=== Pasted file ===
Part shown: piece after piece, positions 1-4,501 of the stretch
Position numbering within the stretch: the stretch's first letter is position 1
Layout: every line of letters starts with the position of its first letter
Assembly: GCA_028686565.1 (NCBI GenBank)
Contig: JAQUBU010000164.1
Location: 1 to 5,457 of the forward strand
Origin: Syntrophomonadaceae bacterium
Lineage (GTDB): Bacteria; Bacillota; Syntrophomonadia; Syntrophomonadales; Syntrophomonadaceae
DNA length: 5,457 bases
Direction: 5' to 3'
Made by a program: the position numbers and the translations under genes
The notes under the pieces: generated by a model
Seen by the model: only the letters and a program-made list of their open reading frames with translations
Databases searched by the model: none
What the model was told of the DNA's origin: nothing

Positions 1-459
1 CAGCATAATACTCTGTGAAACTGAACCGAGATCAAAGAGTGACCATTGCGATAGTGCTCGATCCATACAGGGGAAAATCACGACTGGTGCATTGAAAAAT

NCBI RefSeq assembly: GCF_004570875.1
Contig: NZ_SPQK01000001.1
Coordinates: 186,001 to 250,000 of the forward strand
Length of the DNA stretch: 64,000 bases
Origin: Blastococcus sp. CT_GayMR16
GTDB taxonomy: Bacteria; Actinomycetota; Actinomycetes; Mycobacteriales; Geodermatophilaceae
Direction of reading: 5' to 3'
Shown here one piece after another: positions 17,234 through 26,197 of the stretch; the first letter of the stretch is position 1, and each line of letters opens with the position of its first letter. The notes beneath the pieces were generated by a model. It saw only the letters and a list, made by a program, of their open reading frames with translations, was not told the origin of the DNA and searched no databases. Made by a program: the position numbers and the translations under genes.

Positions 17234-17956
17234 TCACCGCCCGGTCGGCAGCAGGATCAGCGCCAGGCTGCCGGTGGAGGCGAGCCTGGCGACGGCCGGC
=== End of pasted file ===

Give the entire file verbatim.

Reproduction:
Part shown: piece after piece, positions 1-4,501 of the stretch
Position numbering within the stretch: the stretch's first letter is position 1
Layout: every line of letters starts with the position of its first letter
Assembly: GCA_028686565.1 (NCBI GenBank)
Contig: JAQUBU010000164.1
Location: 1 to 5,457 of the forward strand
Origin: Syntrophomonadaceae bacterium
Lineage (GTDB): Bacteria; Bacillota; Syntrophomonadia; Syntrophomonadales; Syntrophomonadaceae
DNA length: 5,457 bases
Direction: 5' to 3'
Made by a program: the position numbers and the translations under genes
The notes under the pieces: generated by a model
Seen by the model: only the letters and a program-made list of their open reading frames with translations
Databases searched by the model: none
What the model was told of the DNA's origin: nothing

Positions 1-459
1 CAGCATAATACTCTGTGAAACTGAACCGAGATCAAAGAGTGACCATTGCGATAGTGCTCGATCCATACAGGGGAAAATCACGACTGGTGCATTGAAAAAT

NCBI RefSeq assembly: GCF_004570875.1
Contig: NZ_SPQK01000001.1
Coordinates: 186,001 to 250,000 of the forward strand
Length of the DNA stretch: 64,000 bases
Origin: Blastococcus sp. CT_GayMR16
GTDB taxonomy: Bacteria; Actinomycetota; Actinomycetes; Mycobacteriales; Geodermatophilaceae
Direction of reading: 5' to 3'
Shown here one piece after another: positions 17,234 through 26,197 of the stretch; the first letter of the stretch is position 1, and each line of letters opens with the position of its first letter. The notes beneath the pieces were generated by a model. It saw only the letters and a list, made by a program, of their open reading frames with translations, was not told the origin of the DNA and searched no databases. Made by a program: the position numbers and the translations under genes.

Positions 17234-17956
17234 TCACCGCCCGGTCGGCAGCAGGATCAGCGCCAGGCTGCCGGTGGAGGCGAGCCTGGCGACGGCCGGC